Drone Laws in South Africa

Agencies Responsible for regulating drones in the Republic of South Africa

South African Civil Aviation Authority (SACAA)


UAS Laws – General rules for flying drones in South Africa

The South African agency responsible for drone safety, SACAA, has provided several internet-accessible details on flying for fun or work. The highlights are enumerated below. For more details, go to the link above.

Are drones allowed in South Africa?

According to the SACAA, flying drones is legal in South Africa, but certain regulations must be strictly followed. Read on for more details.

Here are the most important rules to know for flying a drone in South Africa:

For private use – 

(a)   The RPAS may only be used for an individual’s personal and private purposes where there is no commercial outcome, interest, or gain;

(b)   The pilot must observe all statutory requirements relating to liability, privacy, and any other laws enforceable by any other authorities.

For all other use –

(a) an RPA must be registered and may only be operated in terms of Part 101 of the South African Civil Aviation Regulations.

Do:

  • Fly/operate Remotely Piloted Aircraft, or toy aircraft in a safe manner, at all times.
  • Remotely Piloted Aircraft or toy aircraft should remain within the visual line of sight at all times.
  • Fly/operate RPA in daylight and clear weather conditions.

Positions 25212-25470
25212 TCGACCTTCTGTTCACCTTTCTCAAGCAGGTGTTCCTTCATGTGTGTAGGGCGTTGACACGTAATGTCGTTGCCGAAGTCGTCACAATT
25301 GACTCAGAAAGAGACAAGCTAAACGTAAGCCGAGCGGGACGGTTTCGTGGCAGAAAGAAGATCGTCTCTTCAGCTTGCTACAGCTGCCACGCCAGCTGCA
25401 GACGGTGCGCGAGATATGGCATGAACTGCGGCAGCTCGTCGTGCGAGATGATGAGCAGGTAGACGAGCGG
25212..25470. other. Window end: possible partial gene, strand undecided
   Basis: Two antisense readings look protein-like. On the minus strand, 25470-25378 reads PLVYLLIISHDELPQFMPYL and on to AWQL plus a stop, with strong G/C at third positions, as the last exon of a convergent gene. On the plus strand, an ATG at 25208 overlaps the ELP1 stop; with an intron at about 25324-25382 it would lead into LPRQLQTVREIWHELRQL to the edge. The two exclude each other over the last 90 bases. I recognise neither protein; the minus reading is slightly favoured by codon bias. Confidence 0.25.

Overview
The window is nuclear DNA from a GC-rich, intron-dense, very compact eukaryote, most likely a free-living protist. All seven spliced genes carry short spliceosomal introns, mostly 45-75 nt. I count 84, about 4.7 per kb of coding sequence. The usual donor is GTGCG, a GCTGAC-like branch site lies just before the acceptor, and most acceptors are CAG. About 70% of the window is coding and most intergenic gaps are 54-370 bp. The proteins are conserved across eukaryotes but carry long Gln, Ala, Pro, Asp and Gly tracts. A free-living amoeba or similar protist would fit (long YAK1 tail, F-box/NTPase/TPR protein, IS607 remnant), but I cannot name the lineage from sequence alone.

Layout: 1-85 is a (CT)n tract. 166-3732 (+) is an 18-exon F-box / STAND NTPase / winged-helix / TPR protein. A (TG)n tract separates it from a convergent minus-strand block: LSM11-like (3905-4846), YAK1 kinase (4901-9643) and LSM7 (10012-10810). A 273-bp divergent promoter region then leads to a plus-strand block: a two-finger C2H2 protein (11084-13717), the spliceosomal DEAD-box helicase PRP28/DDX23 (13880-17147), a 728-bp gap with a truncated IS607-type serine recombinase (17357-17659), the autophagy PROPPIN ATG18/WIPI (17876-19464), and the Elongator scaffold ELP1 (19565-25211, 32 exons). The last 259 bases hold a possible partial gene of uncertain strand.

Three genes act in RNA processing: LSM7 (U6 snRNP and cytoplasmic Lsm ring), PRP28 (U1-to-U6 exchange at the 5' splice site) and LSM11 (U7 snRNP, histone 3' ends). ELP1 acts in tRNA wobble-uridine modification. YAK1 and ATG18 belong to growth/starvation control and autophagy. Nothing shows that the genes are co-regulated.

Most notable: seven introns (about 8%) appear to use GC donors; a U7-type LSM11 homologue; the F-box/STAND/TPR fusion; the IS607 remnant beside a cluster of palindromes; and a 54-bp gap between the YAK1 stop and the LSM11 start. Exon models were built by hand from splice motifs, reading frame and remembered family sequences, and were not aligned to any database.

• Inspect your aircraft before each flight.

The Don’ts 

DO NOT, through act or omission, endanger the safety of another aircraft or person therein or any person or property through negligent flying/operation of Remotely Piloted Aircraft, or toy aircraft. 

Do not fly/operate Remotely Piloted Aircraft, or toy aircraft 50 m or closer from:

  1. Any person or group of persons (like sports field, road races, schools, social events, etc.)
  2. Any property without permission from the property owner. 


Unless approved by the SACAA, DO NOT fly/operate Remotely Piloted Aircraft or toy aircraft:

  1. Near manned aircraft
  2. 10 km or closer to an aerodrome (airport, helipad, airfield)
  3.  Weighing more than 7 kg  
  4. In controlled airspace
  5. In restricted airspace
  6. In prohibited airspace.

Do not fly/operate Remotely Piloted Aircraft, or toy aircraft higher than 150 ft from the ground, unless approved by the Director of Civil Aviation of the SACAA.

Registration Requirements for Drone Flying in South Africa?

In accordance with Part 101.02.4(1) of the Civil Aviation Regulations, 2011, No remotely piloted aircraft (RPA) shall be operated within the Republic of South Africa, unless such RPA has been issued with a certificate of registration by the Director. 

How to register RPA 

Applicant should fill the following form, depending on the intent:  

  • Form CA-47R1 – application for new registration of the RPA. 
  • Form CA-47R2 – for change of ownership. 
  • Form CA-47R3 – for deletion due to accident or export. 
  •  Form CA-47R4 – amendment of C of R due to change of company name, change of address, or change of manufacturer’s name. 
  • Form CA-47R5 – for duplicate C of R as a result of being lost, stolen, damaged or destroyed. 

These forms may be obtained from the Airworthiness Forms page of the website.


Notes for recreational drone pilots flying for fun in South Africa